This verse was not revealed by Gabriel but was uttered by Sa’d ibn Moaz when some of Muhammad’s companions accused Aisha (Muhammad’s wife) of adultery, among them Muhammad’s cousin who was the sister of Zaynab one of his other wives. On the same page, the Suyuti records verse 3:140 which was uttered by a woman, as well as verse 3:144 which was spoken by Mas’ab ibn al-Zubayr in the war of ’Uhud.

Women...Muhammad’s wives 

How Muhammad (I mean Gabriel) used to fulfill the desires of Muhammad’s wives! In part I, p. 97, the Suyuti indicates in the Itqan that,

"Um Salma, Muhammad’s wife said to him, ‘O, apostle of God, I do not hear that God has mentioned anything for the immigrant women.’ Then God sent down, ‘And their Lord has accepted of them and answered them, "Never will I suffer to be lost the work of any of you"’ (Sura 3:195).’ Um Salma also said, ‘O apostle of God, you always mention men and ignore women.’ Then the verse was sent down, ‘For Muslim men and Muslim women....’ (33:35)." 

The Baydawi (pp. 100 and 558), the Zamakh-shari in the Kash-shaf (part I, p. 490), the Jalalan (p. 353) on the authority of Um ’Amara, and the Sahih al-Musnad (p. 120), confirm the exposition of these verses as they were interpreted by the Suyuti. On page 558, the Baydawi says,

"The prophet’s wives told him, ‘O apostle of God, God has mentioned men with good things, do not we women have anything good in us to be mentioned?’ Then the verse in the chapter of Parties was sent down—the above mentioned verse." 

The same text is recorded in Asbab al-Nuzul by the Suyuti (pp. 69 and 219). There is a very significant question which we cannot ignore, neglect or avoid, "Did not God know that mentioning women in the Qur’an is very important until Muhammad’s wives such as Um Salma and Um ’Amara complained? Why did Gabriel reveal these verses only after the women complained and after Muhammad’s wives expressed the necessity for them?"

The question is very plain and the answer is very clear also! The angel had nothing to do with these matters. Um Salma said to her husband Muhammad, ‘I do not hear any mention of women.’ Muhammad asked Gabriel to let her hear the mention of women, so the verses in Sura of the Parties: 35 and in Sura of the Family of Imran: 195 were given.

Aisha (Muhammad’s most beloved wife whom he married when she was nine years old and he was 54 years old) had an influence on the inspiration of many verses. It is sufficient here to allude to one episode. Muhammad was on his way back from one of his raids accompanied by Aisha. Aisha lost her necklace on the way. Now let Aisha relate the story,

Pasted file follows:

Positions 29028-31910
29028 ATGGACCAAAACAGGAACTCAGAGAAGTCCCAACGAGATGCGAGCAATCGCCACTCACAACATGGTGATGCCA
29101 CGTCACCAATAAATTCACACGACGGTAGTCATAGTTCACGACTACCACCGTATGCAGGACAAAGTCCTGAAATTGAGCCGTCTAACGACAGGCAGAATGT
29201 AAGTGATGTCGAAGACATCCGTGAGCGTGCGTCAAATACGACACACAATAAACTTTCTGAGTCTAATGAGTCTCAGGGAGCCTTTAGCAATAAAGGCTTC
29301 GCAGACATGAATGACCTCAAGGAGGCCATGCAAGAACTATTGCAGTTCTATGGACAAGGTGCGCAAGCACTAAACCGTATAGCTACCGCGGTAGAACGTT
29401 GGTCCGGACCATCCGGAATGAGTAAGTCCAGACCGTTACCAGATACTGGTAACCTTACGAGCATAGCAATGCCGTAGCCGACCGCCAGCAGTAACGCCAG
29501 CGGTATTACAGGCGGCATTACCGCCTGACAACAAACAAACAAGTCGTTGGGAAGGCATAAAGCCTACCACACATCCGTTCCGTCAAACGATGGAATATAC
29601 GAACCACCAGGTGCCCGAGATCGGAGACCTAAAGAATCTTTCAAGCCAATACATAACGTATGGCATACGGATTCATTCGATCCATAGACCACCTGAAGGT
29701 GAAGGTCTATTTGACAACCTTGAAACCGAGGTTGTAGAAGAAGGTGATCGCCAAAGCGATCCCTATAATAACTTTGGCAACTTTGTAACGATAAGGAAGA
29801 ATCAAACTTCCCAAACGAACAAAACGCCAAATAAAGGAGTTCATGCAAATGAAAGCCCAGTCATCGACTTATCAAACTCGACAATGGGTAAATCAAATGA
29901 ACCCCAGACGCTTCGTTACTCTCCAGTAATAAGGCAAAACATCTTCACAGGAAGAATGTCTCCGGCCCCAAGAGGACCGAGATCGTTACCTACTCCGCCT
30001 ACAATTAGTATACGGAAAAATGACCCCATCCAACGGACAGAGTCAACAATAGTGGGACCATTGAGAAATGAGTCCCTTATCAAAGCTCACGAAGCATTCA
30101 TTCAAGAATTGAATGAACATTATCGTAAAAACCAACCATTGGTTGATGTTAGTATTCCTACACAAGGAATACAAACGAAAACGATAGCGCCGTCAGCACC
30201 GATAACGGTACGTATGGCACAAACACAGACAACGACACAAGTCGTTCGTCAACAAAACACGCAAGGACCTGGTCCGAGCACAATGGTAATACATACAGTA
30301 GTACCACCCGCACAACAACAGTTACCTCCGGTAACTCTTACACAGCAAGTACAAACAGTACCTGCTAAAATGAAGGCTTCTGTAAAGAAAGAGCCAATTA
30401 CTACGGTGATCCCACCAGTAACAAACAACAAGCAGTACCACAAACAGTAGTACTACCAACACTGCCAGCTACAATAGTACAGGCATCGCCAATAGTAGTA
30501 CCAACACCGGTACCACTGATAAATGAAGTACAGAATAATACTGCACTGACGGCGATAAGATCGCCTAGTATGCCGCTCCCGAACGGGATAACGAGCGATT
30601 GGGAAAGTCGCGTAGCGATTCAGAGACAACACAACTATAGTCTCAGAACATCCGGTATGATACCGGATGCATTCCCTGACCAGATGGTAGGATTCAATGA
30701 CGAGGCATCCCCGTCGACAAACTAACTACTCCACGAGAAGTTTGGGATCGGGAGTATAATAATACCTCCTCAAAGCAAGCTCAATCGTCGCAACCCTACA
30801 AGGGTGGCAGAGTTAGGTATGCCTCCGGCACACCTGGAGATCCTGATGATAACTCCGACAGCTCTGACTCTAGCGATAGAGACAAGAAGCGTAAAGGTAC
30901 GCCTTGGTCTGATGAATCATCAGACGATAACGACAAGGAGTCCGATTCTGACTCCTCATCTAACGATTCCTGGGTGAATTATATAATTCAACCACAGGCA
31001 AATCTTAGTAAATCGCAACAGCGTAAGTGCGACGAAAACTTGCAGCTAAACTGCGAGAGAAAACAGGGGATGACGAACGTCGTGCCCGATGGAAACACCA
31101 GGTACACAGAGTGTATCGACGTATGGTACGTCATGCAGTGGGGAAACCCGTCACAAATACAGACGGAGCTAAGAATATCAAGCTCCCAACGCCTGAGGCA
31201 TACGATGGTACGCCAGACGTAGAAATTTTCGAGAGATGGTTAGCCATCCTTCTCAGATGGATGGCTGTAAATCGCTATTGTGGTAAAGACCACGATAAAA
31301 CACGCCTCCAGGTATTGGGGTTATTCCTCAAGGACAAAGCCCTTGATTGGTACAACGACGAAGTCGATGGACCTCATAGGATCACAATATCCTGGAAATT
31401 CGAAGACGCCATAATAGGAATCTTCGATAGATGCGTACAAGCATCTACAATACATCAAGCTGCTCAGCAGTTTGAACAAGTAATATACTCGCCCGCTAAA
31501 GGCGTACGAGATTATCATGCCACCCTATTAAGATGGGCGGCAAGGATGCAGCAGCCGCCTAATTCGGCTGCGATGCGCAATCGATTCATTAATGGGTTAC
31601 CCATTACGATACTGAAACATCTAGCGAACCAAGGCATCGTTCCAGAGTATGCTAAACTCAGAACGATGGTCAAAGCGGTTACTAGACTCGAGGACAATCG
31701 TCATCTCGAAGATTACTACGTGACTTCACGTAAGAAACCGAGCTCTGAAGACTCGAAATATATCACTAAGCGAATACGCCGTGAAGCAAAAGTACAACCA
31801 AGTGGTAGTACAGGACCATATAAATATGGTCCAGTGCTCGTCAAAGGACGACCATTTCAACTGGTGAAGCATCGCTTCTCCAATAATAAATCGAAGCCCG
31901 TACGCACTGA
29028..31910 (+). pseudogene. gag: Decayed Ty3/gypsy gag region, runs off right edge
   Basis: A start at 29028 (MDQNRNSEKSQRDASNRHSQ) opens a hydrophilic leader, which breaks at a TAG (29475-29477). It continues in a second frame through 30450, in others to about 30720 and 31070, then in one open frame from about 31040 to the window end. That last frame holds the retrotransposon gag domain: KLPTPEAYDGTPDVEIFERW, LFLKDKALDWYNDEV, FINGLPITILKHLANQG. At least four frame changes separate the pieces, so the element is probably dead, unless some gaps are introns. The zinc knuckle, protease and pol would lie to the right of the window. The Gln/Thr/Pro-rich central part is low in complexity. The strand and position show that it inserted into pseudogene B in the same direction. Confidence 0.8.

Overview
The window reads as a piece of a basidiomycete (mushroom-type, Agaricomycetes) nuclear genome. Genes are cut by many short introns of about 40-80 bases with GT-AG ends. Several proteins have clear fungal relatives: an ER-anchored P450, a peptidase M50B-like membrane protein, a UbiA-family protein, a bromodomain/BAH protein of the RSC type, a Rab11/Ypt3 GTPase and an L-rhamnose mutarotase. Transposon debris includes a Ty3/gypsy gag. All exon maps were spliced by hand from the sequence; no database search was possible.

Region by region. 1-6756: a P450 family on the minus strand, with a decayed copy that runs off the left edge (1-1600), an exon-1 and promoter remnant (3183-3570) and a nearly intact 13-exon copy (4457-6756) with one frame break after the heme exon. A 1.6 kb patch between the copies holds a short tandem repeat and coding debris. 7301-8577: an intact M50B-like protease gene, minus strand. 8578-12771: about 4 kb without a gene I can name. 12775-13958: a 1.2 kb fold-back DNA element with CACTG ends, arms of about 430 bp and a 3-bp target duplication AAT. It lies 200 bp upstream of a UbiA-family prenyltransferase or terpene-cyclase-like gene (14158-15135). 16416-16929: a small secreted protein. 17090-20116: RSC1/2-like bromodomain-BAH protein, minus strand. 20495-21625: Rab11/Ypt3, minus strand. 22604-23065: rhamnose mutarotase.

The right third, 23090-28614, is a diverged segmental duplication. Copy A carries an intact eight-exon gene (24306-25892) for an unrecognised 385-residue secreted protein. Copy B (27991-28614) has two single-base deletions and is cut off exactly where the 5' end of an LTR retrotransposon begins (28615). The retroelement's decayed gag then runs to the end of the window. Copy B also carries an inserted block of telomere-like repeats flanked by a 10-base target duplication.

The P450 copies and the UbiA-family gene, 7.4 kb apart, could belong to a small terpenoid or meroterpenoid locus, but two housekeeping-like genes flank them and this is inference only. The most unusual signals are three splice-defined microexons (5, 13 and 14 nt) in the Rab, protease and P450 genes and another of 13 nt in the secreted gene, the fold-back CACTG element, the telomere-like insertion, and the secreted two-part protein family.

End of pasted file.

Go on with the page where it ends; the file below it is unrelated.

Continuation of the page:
"One of my necklaces fell in the desert while we were entering Medina. The apostle of God halted and made his camel kneel down. He alighted and rested his head on my lap sleeping. Abu Bakr came and kicked me severely and told me, ‘You delayed the people because of a necklace!’ He also said, ‘O daughter, in every journey you cause trouble to people.’ When we woke up in the morning, we could not find water for ablution before the time of prayer. The verse in Sura of the Table was given in which permission was given to wash with sand instead of water when there is no water. Abu Bakr told me, ‘You are a blessed woman.’ Then Usayd ibn Hadir said, ‘O, family of Abu Bakr, God has blessed people through you!"’ 

This episode is mentioned in "Asbab al Zuyul" (p. 101) by Suyuti. It is also recorded by al-Bukhari in his Sahih (part 4, p. 64) and the Commentary of the Jalalan (p. 89). This is a famous story. In order to justify Aisha’s behavior lest her father and the rest of the Muslims become angry because she delayed them in the desert (as well as the lack of water), Muhammad claimed that God told him that they can wash with sand instead of water before they pray. We don’t know what type of ablution is this, when a person performs this ritual by using sand! It is common knowledge that Muhammad himself did this several times, as the Bukhari and the rest of the scholars indicate. The scholars say, "May God bless Aisha because for her sake God allowed Muslims to use sand for ablution before prayer whenever they could not find water."

We would like to conclude this point by conveying a moving story as it is recorded in the "Biography of the Apostle" by ibn Hisham (part III, p. 23) as well as by the rest of the Muslim religious scholars such as al-Jalalan, al-Baydawi, and al-Bukhari. This episode is a famous one and is the reason behind the bestowing of a well-known verse. Ibn Hisham says,

"The (military) company of Abdulla ibn Jahsh and some Muslims who joined him attacked some people from the tribe of Quraysh and killed them. They took their bounties. When they came to Muhammad, he told them, ‘I did not command you to fight during a sacred month,’ and he refused to take from the bounty the fifth of the mules and the two prisoners. Quraysh said, ‘Muhammad and his followers made it lawful for themselves to shed blood and seize properties and capture men during the sacred months.’ (The Arabs had previously agreed to abstain from fighting during certain months. When Muslims expressed their discontent for that, especially when Muhammad himself loathed that disgraceful thing and refused to take from the bounty, God spoke to His apostle saying, ‘They ask you about the sacred month (if) fighting is allowable. Say in it there is a great fight?’ The Muslim invaders rejoiced when this verse was given and Muhammad took the bounty." 

We wonder how this happened. When Muhammad himself conquered Mecca, he commanded the Muslims to kill the infidel if they refused to believe, but only after the elapse of the sacred months (9:5). Yet here, when he saw that his followers were discontent and that might create a certain crisis among them, he was forced to claim that Gabriel had gave him a verse which made war during the sacred months allowable, as if war were a good and necessary matter.